While most teenagers were playing video games and hanging out by the pool every day, David Stinson spent his summer vacation focused on personal growth and improving his community.
A South Chicago resident and incoming high school freshman, David is a member of the South Chicago Neighborhood Network’s U.N.I.T.Y. Squad, a youth group for young adults ages 14 and 15. Through a curriculum of civic engagement, job readiness and trauma-informed care, the U.N.I.T.Y. (United Network Influencing the Transformation of Youth) Squad prepares local students to be leaders in their community.
“We want youth to be civically engaged — volunteering and engaging with their community,” said Tiarra Owens, youth coordinator for the Neighborhood Network. “We also want them to learn that your voice matters and you can make change.”
United Way supports the South Chicago Neighborhood Network through funding, trainings and connections to other local stakeholders. Together, the coalition identifies and addresses their neighbors’ most pressing needs, like investing in youth development programs and violence prevention initiatives.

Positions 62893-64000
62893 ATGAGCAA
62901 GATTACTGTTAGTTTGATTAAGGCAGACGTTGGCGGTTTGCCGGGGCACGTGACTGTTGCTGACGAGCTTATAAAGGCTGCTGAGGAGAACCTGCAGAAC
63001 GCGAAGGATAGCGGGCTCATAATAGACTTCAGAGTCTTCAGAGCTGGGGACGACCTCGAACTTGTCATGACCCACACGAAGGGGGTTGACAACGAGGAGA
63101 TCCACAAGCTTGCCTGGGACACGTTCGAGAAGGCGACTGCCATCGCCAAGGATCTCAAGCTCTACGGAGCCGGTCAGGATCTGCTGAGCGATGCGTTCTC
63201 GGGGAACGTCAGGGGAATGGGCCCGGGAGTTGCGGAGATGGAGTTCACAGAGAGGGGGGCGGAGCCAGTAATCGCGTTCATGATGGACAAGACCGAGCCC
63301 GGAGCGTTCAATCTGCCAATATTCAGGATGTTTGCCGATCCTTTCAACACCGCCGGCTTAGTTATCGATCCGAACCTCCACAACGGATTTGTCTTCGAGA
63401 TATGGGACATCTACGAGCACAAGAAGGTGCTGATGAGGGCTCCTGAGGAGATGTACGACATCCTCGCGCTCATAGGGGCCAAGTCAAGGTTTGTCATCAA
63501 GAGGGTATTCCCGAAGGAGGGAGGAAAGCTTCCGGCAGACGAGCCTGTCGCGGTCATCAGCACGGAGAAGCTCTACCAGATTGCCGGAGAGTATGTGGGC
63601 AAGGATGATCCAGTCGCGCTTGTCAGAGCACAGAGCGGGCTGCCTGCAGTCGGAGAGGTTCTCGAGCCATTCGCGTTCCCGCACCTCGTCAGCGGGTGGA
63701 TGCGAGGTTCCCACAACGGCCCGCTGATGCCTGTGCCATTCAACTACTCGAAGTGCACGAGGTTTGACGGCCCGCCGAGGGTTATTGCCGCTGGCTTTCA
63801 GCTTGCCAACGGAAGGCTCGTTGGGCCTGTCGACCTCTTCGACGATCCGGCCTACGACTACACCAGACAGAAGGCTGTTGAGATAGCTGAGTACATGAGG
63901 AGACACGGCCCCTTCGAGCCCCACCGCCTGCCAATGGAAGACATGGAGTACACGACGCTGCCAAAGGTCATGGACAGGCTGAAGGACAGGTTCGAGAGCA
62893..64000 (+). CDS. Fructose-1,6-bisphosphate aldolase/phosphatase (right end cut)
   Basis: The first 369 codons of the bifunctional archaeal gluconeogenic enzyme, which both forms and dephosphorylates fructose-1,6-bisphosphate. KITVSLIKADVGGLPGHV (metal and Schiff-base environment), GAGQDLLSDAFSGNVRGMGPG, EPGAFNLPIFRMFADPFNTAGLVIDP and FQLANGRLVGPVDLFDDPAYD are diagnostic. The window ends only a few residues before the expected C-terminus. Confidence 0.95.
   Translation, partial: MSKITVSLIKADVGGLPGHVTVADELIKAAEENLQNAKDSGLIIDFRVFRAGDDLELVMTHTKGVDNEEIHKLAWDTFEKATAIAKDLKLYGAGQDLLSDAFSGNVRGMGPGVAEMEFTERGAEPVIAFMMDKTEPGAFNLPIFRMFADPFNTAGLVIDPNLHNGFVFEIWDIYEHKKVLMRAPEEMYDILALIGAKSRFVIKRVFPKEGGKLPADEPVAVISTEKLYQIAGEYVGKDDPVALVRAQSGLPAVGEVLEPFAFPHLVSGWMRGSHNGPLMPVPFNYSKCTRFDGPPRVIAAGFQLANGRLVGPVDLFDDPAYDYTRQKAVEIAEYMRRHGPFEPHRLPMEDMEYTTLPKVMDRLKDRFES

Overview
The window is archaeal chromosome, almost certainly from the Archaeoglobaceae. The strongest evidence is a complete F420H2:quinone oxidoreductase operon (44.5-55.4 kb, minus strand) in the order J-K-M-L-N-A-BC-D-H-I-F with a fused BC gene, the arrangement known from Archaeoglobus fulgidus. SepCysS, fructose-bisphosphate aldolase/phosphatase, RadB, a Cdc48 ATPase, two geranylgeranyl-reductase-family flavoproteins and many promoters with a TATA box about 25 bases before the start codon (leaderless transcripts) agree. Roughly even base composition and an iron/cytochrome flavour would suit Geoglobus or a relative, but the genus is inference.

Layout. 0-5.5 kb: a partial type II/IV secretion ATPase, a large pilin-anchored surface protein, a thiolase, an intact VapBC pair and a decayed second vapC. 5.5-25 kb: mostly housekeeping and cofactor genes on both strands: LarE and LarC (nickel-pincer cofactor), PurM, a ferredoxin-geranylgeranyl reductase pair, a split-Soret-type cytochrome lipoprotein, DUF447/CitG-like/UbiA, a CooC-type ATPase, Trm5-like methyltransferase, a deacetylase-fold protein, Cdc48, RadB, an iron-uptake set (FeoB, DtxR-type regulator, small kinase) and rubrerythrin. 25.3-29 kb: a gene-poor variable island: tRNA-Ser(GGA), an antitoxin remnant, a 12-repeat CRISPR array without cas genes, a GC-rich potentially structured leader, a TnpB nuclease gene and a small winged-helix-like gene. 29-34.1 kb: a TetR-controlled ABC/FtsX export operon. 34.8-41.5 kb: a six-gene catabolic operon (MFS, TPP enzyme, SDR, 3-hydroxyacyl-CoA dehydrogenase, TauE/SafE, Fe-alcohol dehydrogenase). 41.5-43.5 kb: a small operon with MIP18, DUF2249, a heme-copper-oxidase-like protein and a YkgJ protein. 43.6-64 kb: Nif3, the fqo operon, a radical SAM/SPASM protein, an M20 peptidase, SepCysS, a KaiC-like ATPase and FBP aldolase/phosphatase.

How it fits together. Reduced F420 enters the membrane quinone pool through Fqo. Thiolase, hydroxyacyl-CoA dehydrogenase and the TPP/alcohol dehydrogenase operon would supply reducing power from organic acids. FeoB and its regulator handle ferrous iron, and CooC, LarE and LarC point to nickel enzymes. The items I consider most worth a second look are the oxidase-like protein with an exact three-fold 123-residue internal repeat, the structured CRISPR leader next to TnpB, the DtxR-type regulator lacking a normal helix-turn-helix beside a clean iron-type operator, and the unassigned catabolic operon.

Over the summer, David most enjoyed learning about workforce development and different career paths he could one day pursue. “I want to see what other people go through in their everyday lives, and, who knows, it may help me pick out my career for the rest of life,” he said.
He also met new friends who, likewise, want to uplift the community that helped raise them. David looks forward to reconnecting with them during the larger U.N.I.T.Y. Squad’s school-year program, which is open to students up to 17-year-olds. “The people here are really easy-going and easy to talk to. They make me feel like I found a family,” he said.
David isn’t the only one to benefit from his participation in the U.N.I.T.Y. Squad.
With other Squad members, he helped build a park in his neighborhood for youth and families to play. On a hot July day, he and the Squad also put on a PlayStreets event. Hosted outside of the local library, the kids fair provided a fun-filled, safe space for youth to hang out, eat good food and play.
“It’s just a day when everybody comes out for some fun. It means a lot to me to be a part of U.N.I.T.Y. and this event,” David said as he led one of the game stations. “You know, our community isn’t bad, but it could use an uplifting. And with this program I feel like I can really make a difference.”
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